The Principles for Responsible Investment (PRI), UNEP FI and the Generation Foundation are calling on Australian policymakers and regulators to help responsible investors direct capital towards net zero.
In its report, A Legal Framework for Impact, Australia: Integrating sustainability goals across the investment industry, the PRI looked at the extent to which investors can pursue sustainability objectives and made a set of recommendations to policymakers to help facilitate this.
It found under the current legal and regulatory framework, some institutional investors in Australia have more freedom than others to mitigate system-level risks by shaping sustainability outcomes.
However, as the law is not explicit on the scope of this discretion and current investment governance and risk management standards do not address system-level risks, and although investment managers are generally allowed to shape sustainability outcomes where they can achieve financial returns, in practice, they don’t often do so unless explicitly told to.
“Fundamentally, fighting climate change and building a prosperous and resilient future start with reform of the law: of how investors’ duties are understood by market participants; of how active ownership is facilitated; and how beneficiary interests are understood and managed,” said David Atkin, CEO of the PRI.
While the Australian Prudential Regulation Authority (APRA) and the Australian Securities and Investment Commission (ASIC) increasingly encourage companies to disclose climate-related risks, Australia’s regulatory framework does not require companies to disclose their climate or other sustainability impacts, the report found.
It also noted, while stewardship is one of the most effective ways for investors to shape sustainability outcomes and thereby mitigate system-level risks, Australia’s regulatory framework does not explicitly require investors to exercise stewardship to shape sustainability outcomes.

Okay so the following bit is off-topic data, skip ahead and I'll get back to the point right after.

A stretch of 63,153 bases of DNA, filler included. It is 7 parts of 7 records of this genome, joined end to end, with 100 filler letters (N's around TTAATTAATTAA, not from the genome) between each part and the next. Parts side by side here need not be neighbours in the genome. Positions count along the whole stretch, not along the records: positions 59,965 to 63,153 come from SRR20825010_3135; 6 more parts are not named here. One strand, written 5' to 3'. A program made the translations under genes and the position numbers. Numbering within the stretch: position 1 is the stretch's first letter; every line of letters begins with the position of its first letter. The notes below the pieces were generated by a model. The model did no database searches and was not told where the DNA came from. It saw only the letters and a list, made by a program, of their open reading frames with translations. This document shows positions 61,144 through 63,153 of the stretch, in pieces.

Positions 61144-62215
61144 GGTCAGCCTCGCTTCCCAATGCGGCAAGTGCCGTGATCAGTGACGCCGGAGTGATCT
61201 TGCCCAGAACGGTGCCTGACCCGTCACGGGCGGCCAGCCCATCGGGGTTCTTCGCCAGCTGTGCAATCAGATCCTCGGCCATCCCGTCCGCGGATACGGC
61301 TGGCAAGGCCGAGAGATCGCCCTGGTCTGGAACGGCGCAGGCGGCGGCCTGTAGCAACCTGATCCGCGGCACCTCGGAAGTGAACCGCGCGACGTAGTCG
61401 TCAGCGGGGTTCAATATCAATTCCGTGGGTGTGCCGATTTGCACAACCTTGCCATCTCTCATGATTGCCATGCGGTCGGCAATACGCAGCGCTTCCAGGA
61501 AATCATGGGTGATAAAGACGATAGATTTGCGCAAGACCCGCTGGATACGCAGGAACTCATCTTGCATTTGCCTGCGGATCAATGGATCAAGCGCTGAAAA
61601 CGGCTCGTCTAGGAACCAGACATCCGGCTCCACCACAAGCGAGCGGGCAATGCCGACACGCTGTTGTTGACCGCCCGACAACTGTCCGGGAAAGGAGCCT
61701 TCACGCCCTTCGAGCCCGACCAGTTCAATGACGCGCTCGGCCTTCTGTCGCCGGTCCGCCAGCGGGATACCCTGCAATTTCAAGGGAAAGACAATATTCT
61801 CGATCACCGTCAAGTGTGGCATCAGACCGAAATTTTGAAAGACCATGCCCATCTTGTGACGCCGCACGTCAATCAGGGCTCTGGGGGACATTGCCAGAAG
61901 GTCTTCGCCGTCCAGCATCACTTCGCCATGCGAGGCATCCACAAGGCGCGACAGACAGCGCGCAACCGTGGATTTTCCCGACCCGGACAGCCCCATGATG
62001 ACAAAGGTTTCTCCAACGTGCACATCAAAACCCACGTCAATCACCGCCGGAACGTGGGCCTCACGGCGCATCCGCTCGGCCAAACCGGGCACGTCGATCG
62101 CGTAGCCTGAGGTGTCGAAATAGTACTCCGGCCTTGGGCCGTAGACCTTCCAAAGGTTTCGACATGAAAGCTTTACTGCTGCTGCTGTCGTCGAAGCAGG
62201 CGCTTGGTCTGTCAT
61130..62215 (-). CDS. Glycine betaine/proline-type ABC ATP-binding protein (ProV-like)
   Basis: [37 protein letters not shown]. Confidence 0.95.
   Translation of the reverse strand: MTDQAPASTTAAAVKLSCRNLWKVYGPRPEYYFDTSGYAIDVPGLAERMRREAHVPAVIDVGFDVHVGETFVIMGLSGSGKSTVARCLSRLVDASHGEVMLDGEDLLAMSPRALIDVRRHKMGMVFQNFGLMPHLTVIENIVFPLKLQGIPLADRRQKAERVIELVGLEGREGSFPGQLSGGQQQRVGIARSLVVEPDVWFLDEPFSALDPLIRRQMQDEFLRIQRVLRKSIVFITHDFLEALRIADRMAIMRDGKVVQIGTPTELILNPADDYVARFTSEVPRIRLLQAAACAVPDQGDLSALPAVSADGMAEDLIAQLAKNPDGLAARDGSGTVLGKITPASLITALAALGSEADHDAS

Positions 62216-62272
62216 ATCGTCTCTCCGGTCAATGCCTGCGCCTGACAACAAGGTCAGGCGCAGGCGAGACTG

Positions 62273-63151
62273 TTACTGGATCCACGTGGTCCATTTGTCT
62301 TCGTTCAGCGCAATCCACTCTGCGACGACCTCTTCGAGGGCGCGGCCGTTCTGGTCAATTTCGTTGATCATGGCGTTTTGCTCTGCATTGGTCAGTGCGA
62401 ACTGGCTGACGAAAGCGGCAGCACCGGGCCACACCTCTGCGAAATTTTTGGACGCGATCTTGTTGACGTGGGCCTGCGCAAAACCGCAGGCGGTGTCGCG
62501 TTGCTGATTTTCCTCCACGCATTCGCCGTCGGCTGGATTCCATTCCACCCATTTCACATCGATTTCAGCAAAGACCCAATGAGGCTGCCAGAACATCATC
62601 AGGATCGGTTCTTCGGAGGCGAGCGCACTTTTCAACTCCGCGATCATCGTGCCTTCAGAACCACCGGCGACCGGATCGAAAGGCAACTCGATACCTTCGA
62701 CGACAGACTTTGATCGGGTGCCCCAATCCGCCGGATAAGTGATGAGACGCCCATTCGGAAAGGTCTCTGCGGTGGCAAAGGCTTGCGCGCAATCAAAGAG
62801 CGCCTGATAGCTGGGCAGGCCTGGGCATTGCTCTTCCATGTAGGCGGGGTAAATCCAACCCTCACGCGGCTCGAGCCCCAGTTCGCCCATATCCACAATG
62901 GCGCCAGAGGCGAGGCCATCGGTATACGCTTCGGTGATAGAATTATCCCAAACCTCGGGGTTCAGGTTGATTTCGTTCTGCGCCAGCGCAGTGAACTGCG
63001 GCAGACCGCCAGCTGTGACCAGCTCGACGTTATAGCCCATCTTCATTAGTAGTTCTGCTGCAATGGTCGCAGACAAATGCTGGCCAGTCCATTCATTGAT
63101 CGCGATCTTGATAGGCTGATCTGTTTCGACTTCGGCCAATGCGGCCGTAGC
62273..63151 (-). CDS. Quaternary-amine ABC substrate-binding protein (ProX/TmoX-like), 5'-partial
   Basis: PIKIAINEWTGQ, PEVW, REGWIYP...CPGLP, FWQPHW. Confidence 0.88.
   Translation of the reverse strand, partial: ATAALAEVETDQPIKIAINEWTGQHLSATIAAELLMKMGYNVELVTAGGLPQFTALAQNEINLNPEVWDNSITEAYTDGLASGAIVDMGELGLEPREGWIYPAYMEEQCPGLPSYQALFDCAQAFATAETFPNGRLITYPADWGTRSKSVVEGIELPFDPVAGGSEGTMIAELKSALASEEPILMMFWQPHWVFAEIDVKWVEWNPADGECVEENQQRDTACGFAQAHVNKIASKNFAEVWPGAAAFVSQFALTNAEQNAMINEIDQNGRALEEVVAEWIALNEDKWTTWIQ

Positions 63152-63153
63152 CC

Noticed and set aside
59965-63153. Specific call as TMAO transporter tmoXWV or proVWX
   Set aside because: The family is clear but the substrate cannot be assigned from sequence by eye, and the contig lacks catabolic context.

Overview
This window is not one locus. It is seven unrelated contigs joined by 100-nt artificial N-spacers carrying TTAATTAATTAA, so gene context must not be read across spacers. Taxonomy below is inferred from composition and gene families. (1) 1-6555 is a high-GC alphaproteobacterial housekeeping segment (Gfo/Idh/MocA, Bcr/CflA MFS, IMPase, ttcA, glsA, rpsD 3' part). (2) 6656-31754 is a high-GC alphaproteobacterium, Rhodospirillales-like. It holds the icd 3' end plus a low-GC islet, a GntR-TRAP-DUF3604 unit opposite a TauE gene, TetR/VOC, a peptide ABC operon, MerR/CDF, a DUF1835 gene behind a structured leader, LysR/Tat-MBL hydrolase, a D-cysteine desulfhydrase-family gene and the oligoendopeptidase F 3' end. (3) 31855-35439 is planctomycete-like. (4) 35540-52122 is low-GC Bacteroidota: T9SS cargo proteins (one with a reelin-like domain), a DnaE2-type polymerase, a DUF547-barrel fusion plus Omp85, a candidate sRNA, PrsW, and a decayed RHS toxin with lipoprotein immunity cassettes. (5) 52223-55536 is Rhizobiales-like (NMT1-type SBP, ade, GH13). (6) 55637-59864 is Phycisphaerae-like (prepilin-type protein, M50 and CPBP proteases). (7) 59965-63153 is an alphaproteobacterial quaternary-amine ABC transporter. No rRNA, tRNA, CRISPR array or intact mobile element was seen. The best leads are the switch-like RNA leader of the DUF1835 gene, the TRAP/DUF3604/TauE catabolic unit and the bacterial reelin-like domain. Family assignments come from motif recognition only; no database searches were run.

“Nor has APRA, the primary regulator for Australia’s asset owners, acknowledged the importance of stewardship in its investment governance standards or guidance,” it said.
ASIC is the only regulator that has recognised the value of effective investor engagement, saying it can enhance a company’s long-term performance and noting that collective engagement can sometimes be more effective and efficient than action by individual investors. Yet this limited support for investor engagement is insufficient to encourage broader stewardship activities on sustainability outcomes, the report said.
As a result, the PRI recommends Australia’s policymakers update standards and guidance to clarify investors’ duties to address sustainability risk; adopt a reporting framework; strengthen regulatory support for investor stewardship; implement an Australian sustainable finance taxonomy; and address the effects of product heatmaps and financial performance tests on investors’ actions on sustainability outcomes.
Atkin added: “Australia is yet another G7 country that is taking on climate change. With a new government on board, we expect a lot of policy reforms this coming year that will bring the Australian market closer to leading economies on sustainable finance reform. Sustainable finance is not optional, and climate change cannot be put on hold.”